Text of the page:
Third-year results from the newest state tests show significant gains in student achievement in local schools. The Long Beach Unified School district achieved greater English and math gains than other large California school districts, and all student subgroups improved here, including all racial/ethnic subgroups, students learning English as their second language, special education students, and homeless and foster children. Long Beach’s results are considered preliminary until the California Department of Education releases statewide results.
The gains accelerate a trend of growth seen last year, as the school district has allocated restored state funding and taken advantage of greater local control of that funding. The results are among several measurements showing progress in Long Beach schools, including improved graduation rates and greater participation in Advanced Placement college courses and exams.
Many Long Beach schools saw double-digit gains in the percentage of students meeting state standards, and several schools saw their achievement gaps close by 50 percent or more, compared to their prior year’s achievement for their lowest and highest performing subgroups. At the start of last school year, LBUSD Superintendent Christopher J. Steinhauser issued the 50 percent challenge to school leaders.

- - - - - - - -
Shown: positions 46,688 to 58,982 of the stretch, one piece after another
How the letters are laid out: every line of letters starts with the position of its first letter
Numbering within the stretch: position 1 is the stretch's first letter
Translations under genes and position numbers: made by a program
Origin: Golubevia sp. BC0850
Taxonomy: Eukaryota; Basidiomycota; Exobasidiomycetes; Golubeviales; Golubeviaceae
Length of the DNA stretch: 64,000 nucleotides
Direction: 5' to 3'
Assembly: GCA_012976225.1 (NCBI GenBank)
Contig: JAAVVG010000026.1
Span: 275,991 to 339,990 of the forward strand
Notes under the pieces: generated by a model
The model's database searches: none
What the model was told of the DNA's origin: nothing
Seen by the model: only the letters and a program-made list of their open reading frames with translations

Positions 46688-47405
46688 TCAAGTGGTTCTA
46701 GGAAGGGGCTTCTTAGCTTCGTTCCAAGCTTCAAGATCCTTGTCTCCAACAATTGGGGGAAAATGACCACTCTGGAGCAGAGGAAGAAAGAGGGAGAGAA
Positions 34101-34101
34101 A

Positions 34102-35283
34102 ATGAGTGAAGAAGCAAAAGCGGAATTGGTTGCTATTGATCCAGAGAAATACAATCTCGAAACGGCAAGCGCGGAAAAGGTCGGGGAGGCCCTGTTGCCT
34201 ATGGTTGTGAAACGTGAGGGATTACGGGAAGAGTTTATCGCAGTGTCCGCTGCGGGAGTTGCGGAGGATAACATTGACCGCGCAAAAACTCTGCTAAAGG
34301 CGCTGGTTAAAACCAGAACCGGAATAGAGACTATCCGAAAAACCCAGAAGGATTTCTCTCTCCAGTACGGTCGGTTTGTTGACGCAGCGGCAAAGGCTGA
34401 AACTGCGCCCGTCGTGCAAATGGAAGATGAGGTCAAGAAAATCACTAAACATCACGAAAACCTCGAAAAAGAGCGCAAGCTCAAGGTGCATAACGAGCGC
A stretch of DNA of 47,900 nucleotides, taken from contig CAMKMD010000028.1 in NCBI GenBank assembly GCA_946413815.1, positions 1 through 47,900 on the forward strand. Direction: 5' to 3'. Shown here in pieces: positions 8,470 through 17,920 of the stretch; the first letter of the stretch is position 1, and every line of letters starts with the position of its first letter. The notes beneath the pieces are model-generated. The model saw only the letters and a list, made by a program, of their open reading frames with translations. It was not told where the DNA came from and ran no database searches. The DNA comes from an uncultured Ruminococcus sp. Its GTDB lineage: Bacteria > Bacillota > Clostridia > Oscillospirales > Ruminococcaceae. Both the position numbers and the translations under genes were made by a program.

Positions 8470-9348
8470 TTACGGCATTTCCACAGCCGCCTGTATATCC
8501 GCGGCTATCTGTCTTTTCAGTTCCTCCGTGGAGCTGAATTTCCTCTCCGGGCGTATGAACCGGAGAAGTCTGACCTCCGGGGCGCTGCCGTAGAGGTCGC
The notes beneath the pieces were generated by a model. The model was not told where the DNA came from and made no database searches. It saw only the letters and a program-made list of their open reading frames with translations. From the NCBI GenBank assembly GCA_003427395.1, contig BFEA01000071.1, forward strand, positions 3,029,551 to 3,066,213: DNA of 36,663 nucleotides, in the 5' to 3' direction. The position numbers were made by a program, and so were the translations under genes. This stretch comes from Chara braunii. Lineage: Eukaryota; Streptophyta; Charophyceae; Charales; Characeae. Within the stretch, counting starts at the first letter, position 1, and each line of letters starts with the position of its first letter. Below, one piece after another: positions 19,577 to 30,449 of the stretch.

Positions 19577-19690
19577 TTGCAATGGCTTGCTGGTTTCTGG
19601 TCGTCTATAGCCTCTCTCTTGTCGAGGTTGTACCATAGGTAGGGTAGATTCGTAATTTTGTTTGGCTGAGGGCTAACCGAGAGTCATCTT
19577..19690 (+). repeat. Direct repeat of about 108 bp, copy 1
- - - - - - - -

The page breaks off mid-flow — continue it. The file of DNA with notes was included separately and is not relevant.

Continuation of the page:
“Some of these schools really knocked it out of the park,” Steinhauser said, citing the example of McKinley Elementary School in North Long Beach. McKinley achieved a 24 percent increase in the percentage of students meeting English standards, and a 14 percent increase in the percentage meeting math standards. “McKinley and other schools have carefully analyzed student achievement data and provided extra resources to students who need the most help. The hard work is paying off.”
A majority of local students met, exceeded or nearly met standards in both English and math. In English, the figure was 72 percent, and in math it was 67 percent. Throughout the school district, 48 percent of students met or exceeded standards in English, a 3 percent increase over the prior year. In math, 39 percent of students met or exceeded standards, a 5 percent increase over last year.
While all ethnic subgroups showed growth, some grew faster than others, and some outperform others. The school district will analyze the latest data carefully as it works to accelerate achievement especially among African American students, English learners, special education students and homeless/foster populations.
Parents began receiving individual student reports last month.
View a detailed report of LBUSD’s most recent student achievement data from the Board of Education’s Aug. 15 public workshop.